From our discussions, we identified five historic trades that are in high demand in West Virginia, but that West Virginia is startlingly lacking in institutional/practical knowledge. These are:
There were also several comments about how it was difficult to find roofing companies to work on slate roofs and that deferred maintenance of smaller problems at our older buildings have led to more expensive repairs, total replacement of historic elements, and unfortunately in many cases, demolition by neglect - meaning that the building has been allowed to deteriorate to the point that demolition becomes necessary or restoration becomes unreasonable.
The second set of questions were divided into two separate points. The first being - what are the challenges facing West Virginia’s historic resources in particular? The second question being - what unique opportunities do West Virginia’s historic resources present?
Overall, the groups agreed that West Virginia is rich in cultural heritage resources in need of rehabilitation and prime for redevelopment, but we also agreed that retaining and attracting people to West Virginia to live and work in these buildings is one of the biggest challenges our historical towns and cities are facing. Those challenges are further complicated by economic challenges to fund historic preservation projects. Often, the price-tag of a historic structure seems prohibitive compared to the price tag of an entirely new building, and this is compounded by negative attitudes towards historic preservation being costly and complicated in West Virginia.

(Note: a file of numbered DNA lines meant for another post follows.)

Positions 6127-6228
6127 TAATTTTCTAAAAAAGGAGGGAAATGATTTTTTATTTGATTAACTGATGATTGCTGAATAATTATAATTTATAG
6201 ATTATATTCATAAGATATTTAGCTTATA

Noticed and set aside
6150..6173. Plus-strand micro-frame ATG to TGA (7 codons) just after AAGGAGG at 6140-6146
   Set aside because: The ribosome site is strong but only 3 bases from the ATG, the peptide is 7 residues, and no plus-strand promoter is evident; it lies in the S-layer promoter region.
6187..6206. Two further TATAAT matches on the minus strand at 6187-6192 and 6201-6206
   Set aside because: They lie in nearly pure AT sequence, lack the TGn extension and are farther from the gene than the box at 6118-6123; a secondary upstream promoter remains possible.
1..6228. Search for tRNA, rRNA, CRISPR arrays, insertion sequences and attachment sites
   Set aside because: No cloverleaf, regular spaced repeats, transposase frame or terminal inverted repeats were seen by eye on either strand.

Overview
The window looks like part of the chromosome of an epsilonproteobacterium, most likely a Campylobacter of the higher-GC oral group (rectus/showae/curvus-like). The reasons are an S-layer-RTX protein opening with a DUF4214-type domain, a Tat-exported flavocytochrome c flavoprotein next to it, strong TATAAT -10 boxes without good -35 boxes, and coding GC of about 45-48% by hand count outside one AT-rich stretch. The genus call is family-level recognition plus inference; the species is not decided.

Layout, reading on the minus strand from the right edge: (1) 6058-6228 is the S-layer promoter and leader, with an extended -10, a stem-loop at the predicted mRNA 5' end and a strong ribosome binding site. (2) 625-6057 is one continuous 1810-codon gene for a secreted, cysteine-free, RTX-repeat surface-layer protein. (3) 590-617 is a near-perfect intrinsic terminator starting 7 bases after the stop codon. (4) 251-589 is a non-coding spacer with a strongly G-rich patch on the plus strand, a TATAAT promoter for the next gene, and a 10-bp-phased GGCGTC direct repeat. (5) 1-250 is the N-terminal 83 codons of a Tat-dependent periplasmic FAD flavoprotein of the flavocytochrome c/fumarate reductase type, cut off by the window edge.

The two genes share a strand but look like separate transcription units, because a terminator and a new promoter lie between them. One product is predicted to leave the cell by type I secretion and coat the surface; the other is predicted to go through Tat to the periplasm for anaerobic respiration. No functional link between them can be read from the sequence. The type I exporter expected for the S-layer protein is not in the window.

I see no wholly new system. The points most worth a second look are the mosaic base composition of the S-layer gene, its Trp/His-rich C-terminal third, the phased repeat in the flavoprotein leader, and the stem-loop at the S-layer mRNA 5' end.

There are also misconceptions that historic buildings cannot be rehabilitated because of hazardous materials such as asbestos or lead-based paint contamination. However, West Virginia has multiple initiatives, including grant funding from the West Virginia Brownfields Assistance Center, to help property owners understand the challenges related to mitigating hazardous materials in their historic buildings. There are also existing regional development agencies that target historic buildings for community-based revitalization projects, and provide support for dealing with these challenges.